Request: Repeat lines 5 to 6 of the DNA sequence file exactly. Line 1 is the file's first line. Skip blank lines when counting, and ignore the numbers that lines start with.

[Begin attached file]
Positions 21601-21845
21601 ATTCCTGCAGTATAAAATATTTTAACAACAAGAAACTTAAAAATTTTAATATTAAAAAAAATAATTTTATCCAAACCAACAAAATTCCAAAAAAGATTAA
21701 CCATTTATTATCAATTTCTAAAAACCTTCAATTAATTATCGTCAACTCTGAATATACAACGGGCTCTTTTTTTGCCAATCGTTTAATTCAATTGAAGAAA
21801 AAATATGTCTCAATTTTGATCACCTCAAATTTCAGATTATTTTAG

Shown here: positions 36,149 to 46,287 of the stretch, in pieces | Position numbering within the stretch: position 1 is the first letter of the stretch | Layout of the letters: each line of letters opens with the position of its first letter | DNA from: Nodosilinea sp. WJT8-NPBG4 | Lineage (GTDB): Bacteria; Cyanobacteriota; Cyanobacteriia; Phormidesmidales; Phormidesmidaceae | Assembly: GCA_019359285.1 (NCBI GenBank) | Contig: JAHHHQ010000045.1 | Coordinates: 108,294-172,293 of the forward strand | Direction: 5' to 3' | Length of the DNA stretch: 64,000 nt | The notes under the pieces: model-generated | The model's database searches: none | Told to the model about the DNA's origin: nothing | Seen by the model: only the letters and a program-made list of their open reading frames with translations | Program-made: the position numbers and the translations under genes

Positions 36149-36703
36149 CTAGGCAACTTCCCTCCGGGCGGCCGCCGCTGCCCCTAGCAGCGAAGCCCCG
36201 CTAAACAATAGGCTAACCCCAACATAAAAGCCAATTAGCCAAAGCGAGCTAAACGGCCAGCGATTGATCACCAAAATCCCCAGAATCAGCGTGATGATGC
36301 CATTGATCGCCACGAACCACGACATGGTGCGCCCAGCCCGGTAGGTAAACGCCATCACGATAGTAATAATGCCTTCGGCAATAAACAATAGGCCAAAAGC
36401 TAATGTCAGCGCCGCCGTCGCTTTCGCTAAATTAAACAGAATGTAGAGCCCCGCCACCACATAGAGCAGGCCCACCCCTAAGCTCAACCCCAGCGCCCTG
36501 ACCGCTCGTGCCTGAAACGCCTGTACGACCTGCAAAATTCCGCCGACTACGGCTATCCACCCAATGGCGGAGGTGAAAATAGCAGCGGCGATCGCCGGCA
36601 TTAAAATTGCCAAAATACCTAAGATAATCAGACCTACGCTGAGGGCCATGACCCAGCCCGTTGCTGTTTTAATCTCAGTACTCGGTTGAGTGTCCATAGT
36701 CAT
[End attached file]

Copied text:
Shown here: positions 36,149 to 46,287 of the stretch, in pieces | Position numbering within the stretch: position 1 is the first letter of the stretch | Layout of the letters: each line of letters opens with the position of its first letter | DNA from: Nodosilinea sp. WJT8-NPBG4 | Lineage (GTDB): Bacteria; Cyanobacteriota; Cyanobacteriia; Phormidesmidales; Phormidesmidaceae | Assembly: GCA_019359285.1 (NCBI GenBank) | Contig: JAHHHQ010000045.1 | Coordinates: 108,294-172,293 of the forward strand | Direction: 5' to 3' | Length of the DNA stretch: 64,000 nt | The notes under the pieces: model-generated | The model's database searches: none | Told to the model about the DNA's origin: nothing | Seen by the model: only the letters and a program-made list of their open reading frames with translations | Program-made: the position numbers and the translations under genes

Positions 36149-36703